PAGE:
I read the glossaries of the Lord of the Rings books and it said that the language spoken by the Dwarves was not spoken to others except for a few words. That got me wondering if Tolkien had ever even invented that language as a whole. Did he invent Dwarvish far enough to carry a conversation or not?
There simply aren't enough words in Tolkien's Khuzdûl to carry on a conversation. This is noted by Christopher Tolkien in History of Middle-earth, when remarking on the use of the language in the inscription on Balin's tomb:
The use of the Dwarf-tongue (Khuzdul) is possible in so short an inscription, since this tongue has been sketched in some detail of structure, if with a very small vocabulary.
History of Middle-earth XII The Peoples of Middle-earth Chapter X: "Of Dwarves and Men"
It's worth noting that the Khuzdûl we hear in The Hobbit film trilogy was constructed by David Salo, a professional linguist with a passionate interest in Tolkien's languages. He discusses some of the challenges of this task on his blog, which is worth a read if you're interested in this sort of thing:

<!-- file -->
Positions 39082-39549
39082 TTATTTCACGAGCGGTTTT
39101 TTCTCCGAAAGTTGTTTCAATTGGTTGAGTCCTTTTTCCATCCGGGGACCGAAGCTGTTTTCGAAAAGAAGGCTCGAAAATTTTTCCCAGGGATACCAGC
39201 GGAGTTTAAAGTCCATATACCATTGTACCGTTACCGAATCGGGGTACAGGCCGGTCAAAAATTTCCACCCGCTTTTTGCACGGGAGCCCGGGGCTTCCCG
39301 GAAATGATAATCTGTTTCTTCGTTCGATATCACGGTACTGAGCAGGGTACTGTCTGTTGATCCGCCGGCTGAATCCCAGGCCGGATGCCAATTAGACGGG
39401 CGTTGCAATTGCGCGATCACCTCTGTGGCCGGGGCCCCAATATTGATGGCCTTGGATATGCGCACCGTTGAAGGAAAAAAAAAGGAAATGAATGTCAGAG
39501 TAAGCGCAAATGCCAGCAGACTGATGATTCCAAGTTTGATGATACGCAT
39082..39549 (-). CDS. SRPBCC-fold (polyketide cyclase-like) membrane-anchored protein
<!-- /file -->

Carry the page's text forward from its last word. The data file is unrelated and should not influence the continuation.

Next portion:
When I was asked to come up with some Dwarvish-language lines and lyrics for The Lord of the Rings, I initially balked. It wasn't my first experience with constructing Khuzdul — I had invented some names for the Middle-earth Role Playing Game several years earlier — but that had been with the understanding that I was, in a sense, contributing to a new world, related to Tolkien's but not quite the same. This felt a bit different. I pointed out that the amount of written Khuzdul could fit on a couple of pages (this is still basically true) and that almost nothing was known about its structure. I said that whatever I wrote in it would be largely a new invention, and that I wasn't going to pass it off as Tolkien's own work. I got the go-ahead anyway, and plunged in.